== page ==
Staircases only require a safety gate when they are not attached to a platform In this instance, you must have 22” of clearance on the platform to allow the user to open the safety gate inward and be able to close it behind them.

1910.25(b)(5)(ii): When a door or a gate opens directly on a stairway, a platform is provided, and the swing of the door or gate does not reduce the platform’s effective usable depth to less than 56 cm for platforms installed on or after January 17, 2017.

While staircases that are connected to a larger platform do not require a safety gate, one may be added to your system if desired.


5. The platform must be capable of supporting at least four times its rated capacity.

OSHA 1910.23(e)(1)(iii): Mobile ladder stands and platforms are capable of supporting at least four times their maximum intended load.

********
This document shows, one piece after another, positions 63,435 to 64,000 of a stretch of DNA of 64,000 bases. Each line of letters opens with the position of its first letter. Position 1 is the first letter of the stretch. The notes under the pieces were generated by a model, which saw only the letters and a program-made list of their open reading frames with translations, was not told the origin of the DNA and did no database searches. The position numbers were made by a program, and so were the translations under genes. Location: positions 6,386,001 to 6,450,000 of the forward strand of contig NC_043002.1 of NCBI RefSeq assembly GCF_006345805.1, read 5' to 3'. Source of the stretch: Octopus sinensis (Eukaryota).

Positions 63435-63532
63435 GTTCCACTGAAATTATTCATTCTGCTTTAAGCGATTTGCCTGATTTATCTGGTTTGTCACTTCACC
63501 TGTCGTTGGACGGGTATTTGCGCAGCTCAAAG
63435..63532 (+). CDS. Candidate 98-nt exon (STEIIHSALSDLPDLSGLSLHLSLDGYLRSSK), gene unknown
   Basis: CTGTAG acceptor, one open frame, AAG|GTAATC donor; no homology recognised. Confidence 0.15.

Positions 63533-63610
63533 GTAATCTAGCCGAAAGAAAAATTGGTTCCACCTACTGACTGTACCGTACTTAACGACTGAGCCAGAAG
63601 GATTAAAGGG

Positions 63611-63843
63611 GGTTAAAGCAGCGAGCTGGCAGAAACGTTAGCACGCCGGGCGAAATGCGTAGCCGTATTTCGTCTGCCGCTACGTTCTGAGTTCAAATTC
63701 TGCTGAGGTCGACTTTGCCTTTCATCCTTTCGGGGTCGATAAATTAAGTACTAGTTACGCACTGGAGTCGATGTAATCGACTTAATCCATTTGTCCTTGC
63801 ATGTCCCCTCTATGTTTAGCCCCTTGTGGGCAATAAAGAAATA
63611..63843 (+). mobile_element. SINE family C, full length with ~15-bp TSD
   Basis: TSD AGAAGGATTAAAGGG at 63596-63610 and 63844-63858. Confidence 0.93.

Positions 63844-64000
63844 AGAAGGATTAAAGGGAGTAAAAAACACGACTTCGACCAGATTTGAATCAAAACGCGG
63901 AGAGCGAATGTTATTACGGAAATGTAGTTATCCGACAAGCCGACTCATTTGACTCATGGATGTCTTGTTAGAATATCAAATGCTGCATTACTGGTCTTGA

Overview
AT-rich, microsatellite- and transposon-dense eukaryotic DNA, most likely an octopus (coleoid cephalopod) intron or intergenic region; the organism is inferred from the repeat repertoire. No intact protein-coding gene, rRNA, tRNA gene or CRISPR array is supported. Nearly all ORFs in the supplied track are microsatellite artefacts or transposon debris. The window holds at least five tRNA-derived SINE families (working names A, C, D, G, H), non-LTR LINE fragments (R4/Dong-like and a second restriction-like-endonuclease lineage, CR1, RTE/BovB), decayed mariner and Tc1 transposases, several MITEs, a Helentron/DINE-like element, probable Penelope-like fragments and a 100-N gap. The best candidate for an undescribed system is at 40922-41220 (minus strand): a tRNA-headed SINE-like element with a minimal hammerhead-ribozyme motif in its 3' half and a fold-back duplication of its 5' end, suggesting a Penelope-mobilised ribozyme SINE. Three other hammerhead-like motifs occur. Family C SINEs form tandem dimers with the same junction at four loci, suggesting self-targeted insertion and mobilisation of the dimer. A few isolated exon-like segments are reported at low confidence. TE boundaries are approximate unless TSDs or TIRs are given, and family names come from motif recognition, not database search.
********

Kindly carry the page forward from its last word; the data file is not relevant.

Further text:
Load rating requirements vary depending on the need and how many people/how much equipment will be on top of the system at a time. Regardless of it, the system will be designed to withstand 4x the rated load before failure. This is proven out through engineering analyses or physical load testing during the design and manufacturing process.

The number of safety standards that apply to work stands can be overwhelming. If you’re unsure whether your platform is in compliance, ask the experts.

Whether you’re looking for crossover platforms to safely traverse rooftop obstacles or portable work platforms and other Mobile Aluminum work platforms, our Endu Step industrial work platforms can be configured for your unique project needs. Chemey’s work platforms and step stools made to industry standards, are easy to use and have safety features. These safety features include guardrails, handrails, midrails, toeboards, and safety gates.

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Do you have questions? Let us help you. Reach out with your questions and one of our knowledgeable team members will help you.